Writing Adolescent Fiction/Teen myths and stereotypes to avoid
'Things to avoid.'
1.“Real” women don’t do math.
This is a big myth which everyone can't seem to stop and think about. There is no such thing as a real woman who doesn't do math. Math is basically a compulsory subject in most schools. "real women" are women that have jobs (some don't) but they are independent and they can also be doctors and engineers.
2. Black people are inferior.
This is another huge myth that is still being tackled everyday. People from African blood aren't naive. They quite influential and independent.
3. Women weren't created only for childbearing or for being a housewife.
It is a common belief that because men are the principal producers in “modern” society that this has always been the case. In fact in earlier times when women were the main food-gatherers and producers, there were matriarchal societies where women had high status, were preeminent as cultivators and were glorified as goddesses. As late as the 2nd century BC, the major deities in European culture were women.
There are a variety of theories as to why this changed. Some like Reed felt that with the evolution of private property women lost their place in productive, social and cultural life and their worth sank along with their former status. Others like DeBeauvoir felt that change occurred when it was established that men as well as women were involved in the reproductive process. Napoleon felt:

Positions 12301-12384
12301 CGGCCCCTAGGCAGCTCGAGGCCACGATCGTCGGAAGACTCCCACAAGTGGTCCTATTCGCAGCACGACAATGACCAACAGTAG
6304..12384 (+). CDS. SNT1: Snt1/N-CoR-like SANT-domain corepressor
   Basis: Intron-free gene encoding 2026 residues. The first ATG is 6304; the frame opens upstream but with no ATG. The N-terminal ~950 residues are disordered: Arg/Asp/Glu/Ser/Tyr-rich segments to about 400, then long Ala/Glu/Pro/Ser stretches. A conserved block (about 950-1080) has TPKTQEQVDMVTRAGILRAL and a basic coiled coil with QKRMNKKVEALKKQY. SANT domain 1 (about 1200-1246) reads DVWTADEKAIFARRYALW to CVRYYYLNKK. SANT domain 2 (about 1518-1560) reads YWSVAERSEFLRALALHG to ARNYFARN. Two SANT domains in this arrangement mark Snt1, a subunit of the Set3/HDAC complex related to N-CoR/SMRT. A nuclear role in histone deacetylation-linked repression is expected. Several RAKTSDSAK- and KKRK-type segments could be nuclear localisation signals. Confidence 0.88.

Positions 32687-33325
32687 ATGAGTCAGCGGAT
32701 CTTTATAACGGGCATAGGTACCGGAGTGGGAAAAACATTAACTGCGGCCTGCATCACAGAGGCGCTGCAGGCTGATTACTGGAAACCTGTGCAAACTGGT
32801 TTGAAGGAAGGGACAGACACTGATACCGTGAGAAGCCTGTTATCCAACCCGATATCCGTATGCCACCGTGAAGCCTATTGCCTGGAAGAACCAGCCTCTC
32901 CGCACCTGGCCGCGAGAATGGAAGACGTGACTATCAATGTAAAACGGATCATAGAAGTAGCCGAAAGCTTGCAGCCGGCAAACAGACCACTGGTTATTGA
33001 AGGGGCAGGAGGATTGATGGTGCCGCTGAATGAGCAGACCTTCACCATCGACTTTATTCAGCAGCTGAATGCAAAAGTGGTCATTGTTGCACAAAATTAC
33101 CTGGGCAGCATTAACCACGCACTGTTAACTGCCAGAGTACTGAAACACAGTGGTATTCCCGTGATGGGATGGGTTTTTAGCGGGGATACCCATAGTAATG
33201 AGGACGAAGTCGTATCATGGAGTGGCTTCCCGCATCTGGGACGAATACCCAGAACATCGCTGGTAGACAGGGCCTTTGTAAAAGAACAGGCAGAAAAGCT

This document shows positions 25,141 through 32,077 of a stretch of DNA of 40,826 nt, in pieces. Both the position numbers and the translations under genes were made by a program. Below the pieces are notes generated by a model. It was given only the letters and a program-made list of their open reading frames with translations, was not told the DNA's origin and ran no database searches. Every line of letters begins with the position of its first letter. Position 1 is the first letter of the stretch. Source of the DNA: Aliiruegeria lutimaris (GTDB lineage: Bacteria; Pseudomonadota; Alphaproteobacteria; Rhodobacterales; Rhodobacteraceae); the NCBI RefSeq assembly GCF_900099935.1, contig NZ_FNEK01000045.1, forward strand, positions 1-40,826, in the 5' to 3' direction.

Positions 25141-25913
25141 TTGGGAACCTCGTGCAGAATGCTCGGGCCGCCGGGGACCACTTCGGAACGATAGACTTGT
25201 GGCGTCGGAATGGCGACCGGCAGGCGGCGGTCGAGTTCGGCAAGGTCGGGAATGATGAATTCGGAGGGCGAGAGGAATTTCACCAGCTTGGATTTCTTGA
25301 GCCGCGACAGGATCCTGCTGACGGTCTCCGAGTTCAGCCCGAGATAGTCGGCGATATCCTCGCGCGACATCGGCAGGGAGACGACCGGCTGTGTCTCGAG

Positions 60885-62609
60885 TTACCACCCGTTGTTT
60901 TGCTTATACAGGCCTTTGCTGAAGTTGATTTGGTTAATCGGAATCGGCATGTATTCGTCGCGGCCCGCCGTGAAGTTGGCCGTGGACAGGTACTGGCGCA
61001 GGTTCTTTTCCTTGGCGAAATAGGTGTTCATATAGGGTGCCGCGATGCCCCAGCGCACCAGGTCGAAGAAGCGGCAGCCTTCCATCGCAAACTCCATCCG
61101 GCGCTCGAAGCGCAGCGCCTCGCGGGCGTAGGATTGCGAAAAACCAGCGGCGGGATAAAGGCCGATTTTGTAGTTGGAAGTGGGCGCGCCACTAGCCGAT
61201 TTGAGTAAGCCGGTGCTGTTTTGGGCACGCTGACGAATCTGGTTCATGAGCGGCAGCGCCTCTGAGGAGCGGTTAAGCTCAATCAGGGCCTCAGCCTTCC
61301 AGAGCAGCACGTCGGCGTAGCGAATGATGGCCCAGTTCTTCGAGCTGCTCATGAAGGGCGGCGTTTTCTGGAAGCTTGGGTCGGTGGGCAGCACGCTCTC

"Woman is our property we are not hers because she produces children for us — we do not yield any to her. She is therefore our possession as the fruit tree is that of the gardener."
Researchers also used women’s reproductive capacity to conclude women's intellectual inferiority, and then turned around and concluded that using the intellect would destroy reproductive capacity. For example:
Female students were concluded to be pale, in delicate health and “prey to monstrous deviations from menstrual regularity.” (Clarke, 1873, last printing 1963!)
The woman who uses her brain loses her “mammary function first and had little hope to be other than a moral and medical freak.” (Hall, 1905)
Women are “closer to children and savages than to an adult civilized man.” (Le Bon, 1879, reported in Gould, 1981)
As you can tell from the publication dates of these texts, this ideology is outdated, and is not applicable to modern literature. Women, such as Sally Ride, the first female astronaut, and Katherine Johnson, the astrophysicist the who helped put man on the moon, have accomplished a great deal in the fields of math, science, and engineering. Therefore, women's contributions to the STEM fields are a perfect example of why you should not include "Women can't do math" in your adolescent fiction, because it sets an unfair stereotype on the young, impressionable girls who read your books.